The Fed Is on Bub­ble Watch

▶ The cen­tral bank sends a warn­ing to reck­less lenders ▶ “They’re erring on the side of stim­u­lus”

Bloomberg Businessweek (North America) - - Global Economics -

The Dec. 18 mes­sage from the Fed­eral Re­serve and two other gov­ern­ment agen­cies seemed in­nocu­ous enough. Posted on the Fed’s web­site, it “re­minded” fi­nan­cial in­sti­tu­tions about “ex­ist­ing reg­u­la­tory guidance on pru­dent risk man­age­ment prac­tices for com­mer­cial real es­tate lend­ing.”

That joint state­ment from the Fed, the Fed­eral De­posit In­sur­ance Corp., and the Of­fice of the Comptrolle­r of the Cur­rency (OCC), how­ever, was an im­por­tant warn­ing to banks across the U.S.: The com­mer­cial property mar­ket is heat­ing up in cities from Bos­ton to Dal­las to Seat­tle. As a re­sult, fed­eral reg­u­la­tors are on high alert for slack lend­ing stan­dards and un­healthy con­cen­tra­tions of loans in the in­dus­try.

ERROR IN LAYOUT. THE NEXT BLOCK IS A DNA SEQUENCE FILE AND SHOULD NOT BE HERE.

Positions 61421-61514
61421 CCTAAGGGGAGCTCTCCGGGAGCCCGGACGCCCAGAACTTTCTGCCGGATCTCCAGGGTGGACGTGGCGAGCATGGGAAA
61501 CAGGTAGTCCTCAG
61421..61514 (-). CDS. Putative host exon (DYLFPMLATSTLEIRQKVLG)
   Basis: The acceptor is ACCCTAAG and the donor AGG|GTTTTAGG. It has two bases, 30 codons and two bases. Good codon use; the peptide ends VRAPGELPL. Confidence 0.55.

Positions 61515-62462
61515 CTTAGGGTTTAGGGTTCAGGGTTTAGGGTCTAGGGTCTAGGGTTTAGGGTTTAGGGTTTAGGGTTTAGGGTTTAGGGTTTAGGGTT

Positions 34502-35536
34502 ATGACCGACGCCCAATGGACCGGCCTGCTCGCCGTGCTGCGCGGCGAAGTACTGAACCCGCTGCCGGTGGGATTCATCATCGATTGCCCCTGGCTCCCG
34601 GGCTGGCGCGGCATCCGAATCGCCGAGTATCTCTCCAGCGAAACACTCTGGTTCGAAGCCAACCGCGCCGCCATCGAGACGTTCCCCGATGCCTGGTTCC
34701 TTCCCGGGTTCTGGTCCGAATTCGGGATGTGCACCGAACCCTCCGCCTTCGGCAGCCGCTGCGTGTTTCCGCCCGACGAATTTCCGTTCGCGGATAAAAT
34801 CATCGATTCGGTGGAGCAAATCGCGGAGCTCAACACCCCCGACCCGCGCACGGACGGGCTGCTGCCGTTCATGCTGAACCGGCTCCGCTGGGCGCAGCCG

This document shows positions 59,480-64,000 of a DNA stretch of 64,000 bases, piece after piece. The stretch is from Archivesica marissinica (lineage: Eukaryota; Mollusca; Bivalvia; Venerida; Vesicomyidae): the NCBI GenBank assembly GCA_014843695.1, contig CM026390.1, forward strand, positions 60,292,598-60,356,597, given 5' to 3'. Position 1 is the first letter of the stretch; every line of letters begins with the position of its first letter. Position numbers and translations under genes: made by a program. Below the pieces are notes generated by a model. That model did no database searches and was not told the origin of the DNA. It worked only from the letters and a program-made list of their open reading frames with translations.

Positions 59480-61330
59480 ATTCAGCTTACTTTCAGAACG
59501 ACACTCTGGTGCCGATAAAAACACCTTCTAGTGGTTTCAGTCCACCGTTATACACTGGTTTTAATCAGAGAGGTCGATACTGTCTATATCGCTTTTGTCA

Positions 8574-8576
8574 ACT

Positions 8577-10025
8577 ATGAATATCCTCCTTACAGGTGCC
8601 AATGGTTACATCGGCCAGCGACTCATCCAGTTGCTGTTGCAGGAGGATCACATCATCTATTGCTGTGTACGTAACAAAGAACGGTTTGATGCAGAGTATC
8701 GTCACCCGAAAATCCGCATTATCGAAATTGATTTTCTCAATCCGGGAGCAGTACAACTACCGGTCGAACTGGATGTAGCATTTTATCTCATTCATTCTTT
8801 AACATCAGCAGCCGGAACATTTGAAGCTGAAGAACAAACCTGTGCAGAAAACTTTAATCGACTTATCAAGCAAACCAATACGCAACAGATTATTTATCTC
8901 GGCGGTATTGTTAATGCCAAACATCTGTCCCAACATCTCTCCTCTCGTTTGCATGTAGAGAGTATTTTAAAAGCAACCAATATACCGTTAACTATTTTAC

Broad­cast­ing timely re­minders of risk is one of many reg­u­la­tory ap­proaches that fall un­der what’s called macro­pru­den­tial pol­icy. If the Fed uses it cor­rectly, it can steer lenders away from dan­ger zones with­out re­sort­ing to in­ter­est rate hikes. Tra­di­tional “pru­den­tial” reg­u­la­tion en­sures the safety of in­di­vid­ual banks. But types of loans that are safe when made by a sin­gle bank be­come dan­ger­ous when thou­sands of banks make them at the same time. That’s where macro­pru­den­tial su­per­vi­sion is sup­posed to kick in.

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